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Threat of WarThe U.S. spends nearly $649 billion on military defense with the budget set to grow for the fifth consecutive year in 2020. Meanwhile, 98 countries have decreased military spending, something the Global Peace Index has called the largest improvement for peace. Although people perpetuate militarization and war as necessary tools for peace and security, as well as a means to reduce the future threat of war, such ideals are not true.

Dispelling War Myths

According to the 2006 National Intelligence Estimate, during the war on terror, terrorism actually increased and spread. Several U.S. military commanders have made statements against war, claiming that violence and particular war tactics are actually creating a greater threat, not suppressing it. The former head of the C.I.A. Counterterrorism Center, Robert Grenier, stated that counter-terrorism strategies can backfire by helping form enemy alliances and therefore a larger threat.

“[Al Qaeda] are not just focused on helping oppressed Muslims in Kashmir or trying to fight the NATO and the Americans in Afghanistan, they see themselves as part of a global struggle, and therefore are a much broader threat than they were previously. So in a sense, yes, we have helped to bring about the situation that we most fear,” Grenier told Frontline.

Reports of a modern arms race have circulated for the past two years. Senior U.N. security expert, Renta Dwan, said the risk of a nuclear war is at its highest since WWII. There are over 13 thousand nuclear weapons in nine countries. Ninety percent belongs to the U.S. and Russia, yet using less than half of India and Pakistan’s arsenal is enough to cause a worldwide nuclear winter. A peace treaty banning nuclear weapons has only 23 of the 50 ratifications it needs to come into effect but the United States, Russia and other nuclear powers strongly oppose it.

Even if a nuclear threat had a low annual risk – as some claim – a group of physicians published an article for the American Heart Association arguing that experts need to think of the threat in terms of humanity’s lifetime. This is parallel to how cardiologists think of the cumulative risk of heart disease over a lifespan, not just within a given year. This means a one percent annual risk of a nuclear war translates to a 50 percent risk over a 70-year period. They claim that just as preventing heart disease requires behavioral changes such as losing weight, preventing nuclear war also requires a change in high-risk behavior, such as threats, sanctions and false accusations.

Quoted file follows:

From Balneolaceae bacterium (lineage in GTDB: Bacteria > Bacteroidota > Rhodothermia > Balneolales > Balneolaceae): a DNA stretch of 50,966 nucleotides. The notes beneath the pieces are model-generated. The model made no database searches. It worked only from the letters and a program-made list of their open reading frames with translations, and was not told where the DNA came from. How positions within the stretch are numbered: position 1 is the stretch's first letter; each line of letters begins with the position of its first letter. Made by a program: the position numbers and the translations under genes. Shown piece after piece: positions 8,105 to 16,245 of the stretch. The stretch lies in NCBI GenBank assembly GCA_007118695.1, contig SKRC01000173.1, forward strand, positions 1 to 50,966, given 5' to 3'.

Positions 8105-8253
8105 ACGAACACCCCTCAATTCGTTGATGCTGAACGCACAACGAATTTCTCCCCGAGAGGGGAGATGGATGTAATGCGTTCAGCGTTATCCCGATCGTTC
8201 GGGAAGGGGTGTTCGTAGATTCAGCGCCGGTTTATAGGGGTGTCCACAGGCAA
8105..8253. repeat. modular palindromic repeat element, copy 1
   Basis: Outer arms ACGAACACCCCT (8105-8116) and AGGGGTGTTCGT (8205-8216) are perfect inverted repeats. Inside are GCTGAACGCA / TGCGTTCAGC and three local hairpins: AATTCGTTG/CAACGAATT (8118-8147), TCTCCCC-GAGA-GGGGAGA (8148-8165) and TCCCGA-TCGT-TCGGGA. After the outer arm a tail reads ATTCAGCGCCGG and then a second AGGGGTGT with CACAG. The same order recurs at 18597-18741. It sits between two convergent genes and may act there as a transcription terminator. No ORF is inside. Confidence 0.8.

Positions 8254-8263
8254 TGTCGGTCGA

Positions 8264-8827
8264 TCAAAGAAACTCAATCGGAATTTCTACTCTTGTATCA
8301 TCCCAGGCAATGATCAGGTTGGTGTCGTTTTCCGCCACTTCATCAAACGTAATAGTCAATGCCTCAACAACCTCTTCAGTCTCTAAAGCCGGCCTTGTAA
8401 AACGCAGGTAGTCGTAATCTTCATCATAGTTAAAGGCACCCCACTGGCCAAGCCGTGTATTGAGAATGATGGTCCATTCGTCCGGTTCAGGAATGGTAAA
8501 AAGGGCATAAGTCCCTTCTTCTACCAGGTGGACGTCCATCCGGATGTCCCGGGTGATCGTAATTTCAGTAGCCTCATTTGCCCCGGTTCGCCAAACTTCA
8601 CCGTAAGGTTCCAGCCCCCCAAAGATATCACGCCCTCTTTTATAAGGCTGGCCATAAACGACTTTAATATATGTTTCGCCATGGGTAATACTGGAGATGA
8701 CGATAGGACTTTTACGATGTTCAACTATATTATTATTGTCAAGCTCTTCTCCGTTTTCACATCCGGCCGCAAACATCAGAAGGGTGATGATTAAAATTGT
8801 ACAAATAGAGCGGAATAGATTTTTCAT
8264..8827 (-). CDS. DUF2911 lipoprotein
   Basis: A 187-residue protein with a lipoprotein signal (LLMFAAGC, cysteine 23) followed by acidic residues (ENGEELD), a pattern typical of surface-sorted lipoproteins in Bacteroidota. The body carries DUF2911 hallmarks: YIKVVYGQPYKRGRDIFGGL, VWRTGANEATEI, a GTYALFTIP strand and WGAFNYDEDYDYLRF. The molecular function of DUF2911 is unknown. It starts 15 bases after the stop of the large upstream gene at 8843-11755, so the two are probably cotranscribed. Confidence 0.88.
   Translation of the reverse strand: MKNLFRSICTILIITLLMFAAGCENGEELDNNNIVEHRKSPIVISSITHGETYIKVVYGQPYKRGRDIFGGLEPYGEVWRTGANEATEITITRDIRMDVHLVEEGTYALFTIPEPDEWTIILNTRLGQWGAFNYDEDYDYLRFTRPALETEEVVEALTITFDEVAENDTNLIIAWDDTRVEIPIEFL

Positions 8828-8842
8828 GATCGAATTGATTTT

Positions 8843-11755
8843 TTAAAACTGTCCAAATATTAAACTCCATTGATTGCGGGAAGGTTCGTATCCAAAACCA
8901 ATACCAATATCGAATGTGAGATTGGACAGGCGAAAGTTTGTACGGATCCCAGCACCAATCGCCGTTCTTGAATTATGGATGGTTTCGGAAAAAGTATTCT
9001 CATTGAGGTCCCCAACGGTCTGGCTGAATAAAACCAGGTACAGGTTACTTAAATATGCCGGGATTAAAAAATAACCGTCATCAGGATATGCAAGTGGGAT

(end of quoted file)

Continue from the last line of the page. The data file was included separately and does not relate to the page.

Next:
Changing the threat of war isn’t as unrealistic as it sounds. The European Union has established social institutions to deal with conflict between member states, and there are many global networks and health professionals working to end war as an institution. The first time the idea of ending the threat of war nearly came to fruition was during the Cold War, with the historical and ambitious US-USSR agreement in 1961, or the McCloy-Zorin Accords.

A World Without War

The McCloy-Zorin Accords outlined a detailed plan for a general and complete disarmament. Many agree that disarmament, international law enforcement and investment are all necessary to end the threat of war. Partial or full disarmament is a must, including selling weapons to countries that do not manufacture them but needs to be under the supervision of an international organization to verify the disarmament.

The accords specified that people carry the disarmament out in stages and that an international disarmament organization verify each stage. The accord recognized non-nuclear armaments, establishments and facilities as necessary for maintaining internal order, but called for the abolishment of weapon stockpiles, national armed forces, military establishments and the discontinuance of military budgets.